He stopped, crouching low behind a knot of wild rosebushes, and waited. Feet hurt. He wondered why, realizing only when he inspected his boots that they were soaked through with water from his escape that morning, when he’d run through the swampy willows. Boots were mostly frozen, and he knew if not for their good felt linings, his feet surely wouldn’t have been far behind. Might not be, anyhow, the way things were going. He needed to move, generate some speed to warm himself, but that was not an option just then. Had to find his pursuers, if indeed the men were pursuing, figure out their strategy and counter it. Not long to wait, on the first count. Heard them before they became visible, feet crunching through a remaining bank of snow seemingly without the slightest heed of the racket they were making, unaware, too, of the armed man watching them from behind the brambles. Their actions did not make a lot of sense to Einar. Just walking casually down along the creek—meant he’d unknowingly passed them in his own flight, which he found immensely unsettling—and stopping out in a little clearing not twenty yards from his own position.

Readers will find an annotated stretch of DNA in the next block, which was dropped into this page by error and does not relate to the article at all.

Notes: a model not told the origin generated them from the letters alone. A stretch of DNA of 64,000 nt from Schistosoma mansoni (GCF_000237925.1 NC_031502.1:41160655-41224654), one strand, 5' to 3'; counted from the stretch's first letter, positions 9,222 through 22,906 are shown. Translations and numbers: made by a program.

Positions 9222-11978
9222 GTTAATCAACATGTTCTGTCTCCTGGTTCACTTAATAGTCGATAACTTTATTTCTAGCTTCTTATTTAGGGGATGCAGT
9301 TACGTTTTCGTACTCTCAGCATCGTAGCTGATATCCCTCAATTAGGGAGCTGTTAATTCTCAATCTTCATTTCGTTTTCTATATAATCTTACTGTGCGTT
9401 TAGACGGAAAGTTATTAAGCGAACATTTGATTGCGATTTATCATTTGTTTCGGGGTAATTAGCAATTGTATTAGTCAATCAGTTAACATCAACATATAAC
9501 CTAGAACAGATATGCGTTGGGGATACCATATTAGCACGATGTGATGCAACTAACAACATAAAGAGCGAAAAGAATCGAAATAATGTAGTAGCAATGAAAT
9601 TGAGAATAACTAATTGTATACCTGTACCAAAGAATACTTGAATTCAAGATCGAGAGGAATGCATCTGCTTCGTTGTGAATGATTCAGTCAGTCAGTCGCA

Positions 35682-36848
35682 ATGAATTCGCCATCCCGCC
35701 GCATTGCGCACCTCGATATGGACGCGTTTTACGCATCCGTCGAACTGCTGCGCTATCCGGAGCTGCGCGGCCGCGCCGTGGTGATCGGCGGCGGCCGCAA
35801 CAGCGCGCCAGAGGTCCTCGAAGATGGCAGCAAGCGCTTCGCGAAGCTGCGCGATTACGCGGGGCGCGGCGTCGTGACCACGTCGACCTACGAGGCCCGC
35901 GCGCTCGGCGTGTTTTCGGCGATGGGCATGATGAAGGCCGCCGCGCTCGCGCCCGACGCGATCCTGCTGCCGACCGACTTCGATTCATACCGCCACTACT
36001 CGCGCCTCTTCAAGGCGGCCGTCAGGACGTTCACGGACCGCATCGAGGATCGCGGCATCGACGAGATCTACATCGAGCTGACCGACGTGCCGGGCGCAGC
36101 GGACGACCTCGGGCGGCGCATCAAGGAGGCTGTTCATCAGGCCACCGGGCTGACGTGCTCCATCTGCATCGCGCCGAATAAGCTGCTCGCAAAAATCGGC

Entirely oblivious to their precarious situation the two men carried on an animated conversation in the clearing, one pointing and gesturing at the canyon wall where it rose orange and vertical above the nearer phalanxes of yellow-green hued spring willows and the dark timber just above them. Apparently unsatisfied with verbal descriptions the man’s companion pulled out a map and spread it on the driest portion of a nearby granite boulder.
The men were near enough for Einar to pick up snatches of conversation, something about the limestone layer which extended some two hundred feet down from the canyon rim before giving way to granite, and how they needed to get up to there to explore a particularly interesting-looking cave entrance that had been spotted from up at the camp. Einar, struggling to catch all the details as the wind picked up, wondered if this cave might have been the one in which he and Liz had briefly taken refuge upon first dropping down into the canyon, driven by that storm and needing a wind-free place to pass the night. There had, as he remembered, been a fair amount of bat sign in the place, and this might have been observed from the other side.